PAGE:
Posts Tagged 'indigenous people'



Hydroelectric Dams: The Indians Unite

In response to the Brazilian government’s stated objective of issuing a license for the construction of the Belo Monte dam in 2009, the Indians of the Xingu have united once again to confront the threat to their lives.

They are planning a large gathering of the tribes, to run from the 19th to the 23rd May. Over a thousand Indians will join with as many local people in the frontier town of Altamira to press the government to refuse permission for the construction of the dam. They will also use the opportunity to voice their objections to other smaller but no less controversial proposals to build hydroelectric plants on the headwaters and tributaries.Small Riverside Community on the Xingu

The Indians will run the gauntlet of gunmen hired by local landowners who stand to see the value of their land shoot up as the area becomes commercialised.

But they will not be prevented from staging a spectacular display of solidarity, resplendent in feathers and warpaint, as they argue their case.

In 1989, after a similar gathering, the government was forced to climb down when the World bank withdrew funding because of the environmental and social problems the dam will cause.

That was at the peak of interest in the environment. The 1989 gathering brought together Brazilian organisations, international charities, and celebrities, including Sting and the late (and much missed) Anita Roddick. Under the watchful gaze of the international media, the gunmen held back.

Altamira, Brazil. Sting with Chief Raoni at the Altamira conference against dams in Brazil.

There were supporters from many other countries. It was a turning point for Brazil, which was emerging from decades of military rule. New Brazilian organisations were forming, and Brazilians were beginning to stand up to the powerful establishment and its nefarious outer fringes, which inhabited the lawless Amazon.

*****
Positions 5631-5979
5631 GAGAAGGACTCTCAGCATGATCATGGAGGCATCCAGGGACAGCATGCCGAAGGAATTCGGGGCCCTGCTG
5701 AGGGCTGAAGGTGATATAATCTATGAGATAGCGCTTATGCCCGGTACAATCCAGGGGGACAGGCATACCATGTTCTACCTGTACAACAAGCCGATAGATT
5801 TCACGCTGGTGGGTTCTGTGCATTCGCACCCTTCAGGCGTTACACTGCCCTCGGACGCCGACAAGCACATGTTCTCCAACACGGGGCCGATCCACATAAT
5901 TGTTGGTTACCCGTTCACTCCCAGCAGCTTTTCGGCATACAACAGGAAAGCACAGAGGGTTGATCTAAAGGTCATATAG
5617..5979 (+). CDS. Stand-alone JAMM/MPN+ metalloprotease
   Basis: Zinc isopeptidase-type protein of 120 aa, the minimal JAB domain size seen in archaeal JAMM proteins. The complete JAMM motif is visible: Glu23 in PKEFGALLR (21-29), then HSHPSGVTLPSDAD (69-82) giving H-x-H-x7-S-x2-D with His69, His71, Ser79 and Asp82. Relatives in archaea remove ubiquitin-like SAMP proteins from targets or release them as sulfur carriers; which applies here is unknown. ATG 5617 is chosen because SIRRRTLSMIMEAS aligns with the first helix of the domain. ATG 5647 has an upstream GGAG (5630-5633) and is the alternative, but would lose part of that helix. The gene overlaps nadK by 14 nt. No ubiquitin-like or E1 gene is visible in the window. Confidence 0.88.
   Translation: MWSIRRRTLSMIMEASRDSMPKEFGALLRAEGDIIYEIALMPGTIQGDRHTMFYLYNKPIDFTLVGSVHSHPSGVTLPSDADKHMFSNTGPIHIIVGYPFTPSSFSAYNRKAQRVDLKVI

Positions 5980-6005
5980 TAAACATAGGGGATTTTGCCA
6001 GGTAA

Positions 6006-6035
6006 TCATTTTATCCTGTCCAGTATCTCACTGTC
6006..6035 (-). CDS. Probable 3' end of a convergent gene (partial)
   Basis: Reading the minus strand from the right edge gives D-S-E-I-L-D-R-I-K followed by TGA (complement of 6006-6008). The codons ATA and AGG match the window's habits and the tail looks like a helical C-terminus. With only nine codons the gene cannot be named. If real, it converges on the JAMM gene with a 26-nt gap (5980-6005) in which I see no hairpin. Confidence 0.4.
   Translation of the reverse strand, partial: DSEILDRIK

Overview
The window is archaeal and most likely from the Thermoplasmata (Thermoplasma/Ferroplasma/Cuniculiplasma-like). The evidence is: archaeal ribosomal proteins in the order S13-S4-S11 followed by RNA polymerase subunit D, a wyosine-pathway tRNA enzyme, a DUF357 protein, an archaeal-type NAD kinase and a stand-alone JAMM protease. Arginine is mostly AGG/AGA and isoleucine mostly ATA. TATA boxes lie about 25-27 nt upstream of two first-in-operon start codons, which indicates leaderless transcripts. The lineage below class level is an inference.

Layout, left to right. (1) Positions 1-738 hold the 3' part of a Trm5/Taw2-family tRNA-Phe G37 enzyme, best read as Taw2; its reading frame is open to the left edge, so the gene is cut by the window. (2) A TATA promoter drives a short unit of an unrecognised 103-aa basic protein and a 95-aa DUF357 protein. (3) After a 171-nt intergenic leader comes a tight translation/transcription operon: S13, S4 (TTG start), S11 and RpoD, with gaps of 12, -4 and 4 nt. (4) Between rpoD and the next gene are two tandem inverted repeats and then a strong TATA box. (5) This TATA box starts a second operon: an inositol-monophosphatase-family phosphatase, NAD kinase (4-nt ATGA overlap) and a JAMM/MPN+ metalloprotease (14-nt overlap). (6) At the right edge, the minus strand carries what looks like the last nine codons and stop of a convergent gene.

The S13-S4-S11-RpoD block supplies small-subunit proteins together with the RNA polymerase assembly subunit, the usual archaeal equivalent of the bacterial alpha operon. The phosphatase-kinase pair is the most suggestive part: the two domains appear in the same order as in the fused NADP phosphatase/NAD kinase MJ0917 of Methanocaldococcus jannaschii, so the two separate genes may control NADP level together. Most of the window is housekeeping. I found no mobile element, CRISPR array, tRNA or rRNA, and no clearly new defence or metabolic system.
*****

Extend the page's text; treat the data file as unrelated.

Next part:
Today, there are many Brazilians active in the fight to prevent the destruction of the Amazon forest. The Indians have organisations of their own, and are better prepared to take on the government. Now they can speak the government’s language, and they understand more of how the Brazilian world which encompasses theirs operates.

Altamira, Brazil. Group of Indian tribesmen with spears and bordunas in a ceremonial dance. Para State.

But it will not be an easy battle. Finance for the dam will come from Brazilian banks, raised on the back of the Government’s Programme of Accelerated Growth. This means that the international money which will be used is one removed from the project, and the ultimate providers of the funding may not know (or care) that their money is being used for a project which has already been condemned as an environmental, social and human disaster.

For more information see our Press Release about the protest meeting.

© Patrick Cunningham

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Hydroelectricity in the Heart of Brazil

Hydroelectricity has been promoted as a ‘clean’ energy source, capable of providing huge amounts of electricity without adding to global warming. Brazil already obtains 80 percent of its electricity from this source.